Jan 11, 2007
Thanks for being at the ESA Stowe 2007 event (both days) and also at the video analysis session. I also wish to thank you for the comment about "he's not afraid to linger in the fall line". Finally, after too many years of race training, something is happening to my skiing
. However the video was taken on a gentle pitch, so ....
I'd like to ask you a question about skiing on "ice/hard snow". While at Stowe, there was a stretch roughly 100 ft long, which was icy. I think that it was just prior to getting to the part where the moguls formed in the afternoon. Initially slipping, almost falling once and going down hard once when skiing this stretch, I finally anticipated this stretch, and instead of "jamming the edges" when I felt slippeage I sort of let my lower legs "relax" and tried to "guide" the skis gently with my feet and legs in the direction in which I wanted them to turn or travel.
Is this a good/acceptable/correct way to handle ice? I've heard people say "ski with the big toe" or "really be aggressive and commit fully to the fall line and angulate so that you put as much pressure on the downhill edge as possible". Since one can't always be prepared/forwarned/anticipate when an icy patch will show up (like I was finally able to do at Stowe), what are your thoughts on how a skiier should handle these "random ice patches"?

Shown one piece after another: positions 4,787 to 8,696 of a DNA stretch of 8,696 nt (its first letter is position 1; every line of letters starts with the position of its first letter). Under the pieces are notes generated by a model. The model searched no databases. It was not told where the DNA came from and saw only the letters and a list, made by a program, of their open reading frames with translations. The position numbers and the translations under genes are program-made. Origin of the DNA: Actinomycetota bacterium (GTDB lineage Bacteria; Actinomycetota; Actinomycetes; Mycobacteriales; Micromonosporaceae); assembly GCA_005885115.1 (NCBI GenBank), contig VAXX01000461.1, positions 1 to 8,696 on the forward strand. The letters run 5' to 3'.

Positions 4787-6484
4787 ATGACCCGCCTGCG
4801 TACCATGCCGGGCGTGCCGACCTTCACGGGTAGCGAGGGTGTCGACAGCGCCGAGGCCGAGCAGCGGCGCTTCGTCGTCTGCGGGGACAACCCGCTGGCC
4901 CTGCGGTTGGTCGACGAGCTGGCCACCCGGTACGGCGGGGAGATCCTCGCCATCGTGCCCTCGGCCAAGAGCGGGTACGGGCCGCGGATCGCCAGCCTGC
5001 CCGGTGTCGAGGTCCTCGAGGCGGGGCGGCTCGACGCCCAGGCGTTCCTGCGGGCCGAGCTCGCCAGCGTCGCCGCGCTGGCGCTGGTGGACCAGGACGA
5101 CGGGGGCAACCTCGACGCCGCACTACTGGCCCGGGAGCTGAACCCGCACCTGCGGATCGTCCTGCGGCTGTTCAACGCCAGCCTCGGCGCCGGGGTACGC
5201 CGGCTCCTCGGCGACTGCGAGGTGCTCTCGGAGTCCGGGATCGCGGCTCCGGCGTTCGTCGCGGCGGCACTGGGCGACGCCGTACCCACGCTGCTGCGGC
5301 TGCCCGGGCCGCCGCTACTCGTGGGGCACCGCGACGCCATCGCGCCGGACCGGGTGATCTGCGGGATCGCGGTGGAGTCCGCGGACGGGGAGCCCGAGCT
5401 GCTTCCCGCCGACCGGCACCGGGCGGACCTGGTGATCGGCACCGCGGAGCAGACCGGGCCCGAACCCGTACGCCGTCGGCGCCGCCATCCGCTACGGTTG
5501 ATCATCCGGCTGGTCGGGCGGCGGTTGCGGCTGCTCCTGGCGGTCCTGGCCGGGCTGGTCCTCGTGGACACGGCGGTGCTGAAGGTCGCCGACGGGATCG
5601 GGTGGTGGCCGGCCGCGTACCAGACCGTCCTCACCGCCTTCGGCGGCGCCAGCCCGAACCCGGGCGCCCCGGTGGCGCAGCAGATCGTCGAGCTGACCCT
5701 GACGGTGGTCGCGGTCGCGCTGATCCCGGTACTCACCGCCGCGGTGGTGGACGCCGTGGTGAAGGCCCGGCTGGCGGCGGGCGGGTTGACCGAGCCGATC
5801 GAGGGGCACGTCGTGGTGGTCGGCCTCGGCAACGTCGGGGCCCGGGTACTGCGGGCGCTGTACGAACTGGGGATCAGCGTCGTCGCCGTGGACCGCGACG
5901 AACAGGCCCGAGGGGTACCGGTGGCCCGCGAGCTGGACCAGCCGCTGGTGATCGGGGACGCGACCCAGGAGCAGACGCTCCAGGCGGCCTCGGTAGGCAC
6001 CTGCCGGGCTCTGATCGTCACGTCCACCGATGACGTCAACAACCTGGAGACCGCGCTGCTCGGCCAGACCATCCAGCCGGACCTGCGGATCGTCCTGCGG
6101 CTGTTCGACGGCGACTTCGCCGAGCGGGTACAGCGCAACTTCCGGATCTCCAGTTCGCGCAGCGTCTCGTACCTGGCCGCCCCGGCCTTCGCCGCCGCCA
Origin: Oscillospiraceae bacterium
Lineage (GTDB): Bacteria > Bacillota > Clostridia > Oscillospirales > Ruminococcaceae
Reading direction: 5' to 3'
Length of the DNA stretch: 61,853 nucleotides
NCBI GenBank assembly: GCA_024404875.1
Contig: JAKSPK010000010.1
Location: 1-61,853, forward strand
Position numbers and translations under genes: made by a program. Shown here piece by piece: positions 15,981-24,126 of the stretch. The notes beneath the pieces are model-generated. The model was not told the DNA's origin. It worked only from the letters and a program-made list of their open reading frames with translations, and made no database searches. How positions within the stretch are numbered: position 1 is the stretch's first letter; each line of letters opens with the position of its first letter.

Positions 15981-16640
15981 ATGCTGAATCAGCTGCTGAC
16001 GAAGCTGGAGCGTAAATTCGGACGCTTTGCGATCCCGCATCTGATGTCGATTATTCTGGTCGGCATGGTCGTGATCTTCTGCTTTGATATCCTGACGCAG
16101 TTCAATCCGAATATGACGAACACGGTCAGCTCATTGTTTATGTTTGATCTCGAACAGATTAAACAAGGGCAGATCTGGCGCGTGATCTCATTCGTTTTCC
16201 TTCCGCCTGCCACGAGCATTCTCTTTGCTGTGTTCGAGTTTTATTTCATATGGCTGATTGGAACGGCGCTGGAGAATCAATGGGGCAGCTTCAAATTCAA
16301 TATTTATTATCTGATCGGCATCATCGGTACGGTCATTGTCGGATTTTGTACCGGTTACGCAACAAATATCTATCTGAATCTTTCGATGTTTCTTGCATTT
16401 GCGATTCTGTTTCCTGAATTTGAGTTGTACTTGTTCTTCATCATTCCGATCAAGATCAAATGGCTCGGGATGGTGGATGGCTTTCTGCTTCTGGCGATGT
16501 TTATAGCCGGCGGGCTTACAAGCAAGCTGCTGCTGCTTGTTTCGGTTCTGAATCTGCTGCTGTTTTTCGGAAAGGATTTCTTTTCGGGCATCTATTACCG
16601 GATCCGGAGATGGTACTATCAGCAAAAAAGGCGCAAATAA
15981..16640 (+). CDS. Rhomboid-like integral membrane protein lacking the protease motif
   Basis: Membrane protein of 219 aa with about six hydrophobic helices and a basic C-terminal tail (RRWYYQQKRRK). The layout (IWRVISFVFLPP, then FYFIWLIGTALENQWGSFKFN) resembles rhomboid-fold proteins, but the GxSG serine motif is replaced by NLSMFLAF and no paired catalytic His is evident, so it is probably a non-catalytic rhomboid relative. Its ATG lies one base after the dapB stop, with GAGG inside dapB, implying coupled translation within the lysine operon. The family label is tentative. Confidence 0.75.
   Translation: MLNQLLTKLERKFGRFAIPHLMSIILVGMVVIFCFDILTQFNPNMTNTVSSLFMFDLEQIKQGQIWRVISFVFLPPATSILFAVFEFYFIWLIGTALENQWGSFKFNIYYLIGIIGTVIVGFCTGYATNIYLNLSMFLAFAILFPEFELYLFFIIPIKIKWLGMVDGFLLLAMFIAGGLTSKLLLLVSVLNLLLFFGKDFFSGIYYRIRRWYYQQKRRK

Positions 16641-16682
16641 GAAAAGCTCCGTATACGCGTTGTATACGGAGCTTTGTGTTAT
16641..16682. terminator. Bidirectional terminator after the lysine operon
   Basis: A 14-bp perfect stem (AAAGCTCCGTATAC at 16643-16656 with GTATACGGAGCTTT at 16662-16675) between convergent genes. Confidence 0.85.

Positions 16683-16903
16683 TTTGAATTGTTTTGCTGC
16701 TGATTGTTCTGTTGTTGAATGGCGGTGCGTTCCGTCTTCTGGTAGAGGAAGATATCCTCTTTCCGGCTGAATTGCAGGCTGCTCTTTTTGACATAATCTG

I ask you this, because I remember once reading a short article in Ski Magazine (1980s), about how to ski ice. The author said that one should ski like one was carrying a bowling ball in one's stomach and should gently lift the ball and direct it in the direction of travel.